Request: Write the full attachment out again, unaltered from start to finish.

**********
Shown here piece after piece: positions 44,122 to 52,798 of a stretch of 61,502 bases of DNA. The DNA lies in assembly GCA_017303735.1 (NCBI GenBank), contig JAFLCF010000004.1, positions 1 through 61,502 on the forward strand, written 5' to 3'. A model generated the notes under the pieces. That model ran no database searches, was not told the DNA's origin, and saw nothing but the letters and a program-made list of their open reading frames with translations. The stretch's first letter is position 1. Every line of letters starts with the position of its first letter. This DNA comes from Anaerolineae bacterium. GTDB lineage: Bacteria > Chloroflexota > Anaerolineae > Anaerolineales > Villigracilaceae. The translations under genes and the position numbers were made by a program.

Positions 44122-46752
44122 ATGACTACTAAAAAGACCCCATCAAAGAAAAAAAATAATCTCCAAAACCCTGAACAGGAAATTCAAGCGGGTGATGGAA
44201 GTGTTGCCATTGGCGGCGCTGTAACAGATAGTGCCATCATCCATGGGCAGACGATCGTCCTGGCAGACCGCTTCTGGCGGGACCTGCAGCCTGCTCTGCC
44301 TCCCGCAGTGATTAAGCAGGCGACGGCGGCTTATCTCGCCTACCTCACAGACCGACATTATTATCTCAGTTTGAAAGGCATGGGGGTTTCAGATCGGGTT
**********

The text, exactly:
Shown here piece after piece: positions 44,122 to 52,798 of a stretch of 61,502 bases of DNA. The DNA lies in assembly GCA_017303735.1 (NCBI GenBank), contig JAFLCF010000004.1, positions 1 through 61,502 on the forward strand, written 5' to 3'. A model generated the notes under the pieces. That model ran no database searches, was not told the DNA's origin, and saw nothing but the letters and a program-made list of their open reading frames with translations. The stretch's first letter is position 1. Every line of letters starts with the position of its first letter. This DNA comes from Anaerolineae bacterium. GTDB lineage: Bacteria > Chloroflexota > Anaerolineae > Anaerolineales > Villigracilaceae. The translations under genes and the position numbers were made by a program.

Positions 44122-46752
44122 ATGACTACTAAAAAGACCCCATCAAAGAAAAAAAATAATCTCCAAAACCCTGAACAGGAAATTCAAGCGGGTGATGGAA
44201 GTGTTGCCATTGGCGGCGCTGTAACAGATAGTGCCATCATCCATGGGCAGACGATCGTCCTGGCAGACCGCTTCTGGCGGGACCTGCAGCCTGCTCTGCC
44301 TCCCGCAGTGATTAAGCAGGCGACGGCGGCTTATCTCGCCTACCTCACAGACCGACATTATTATCTCAGTTTGAAAGGCATGGGGGTTTCAGATCGGGTT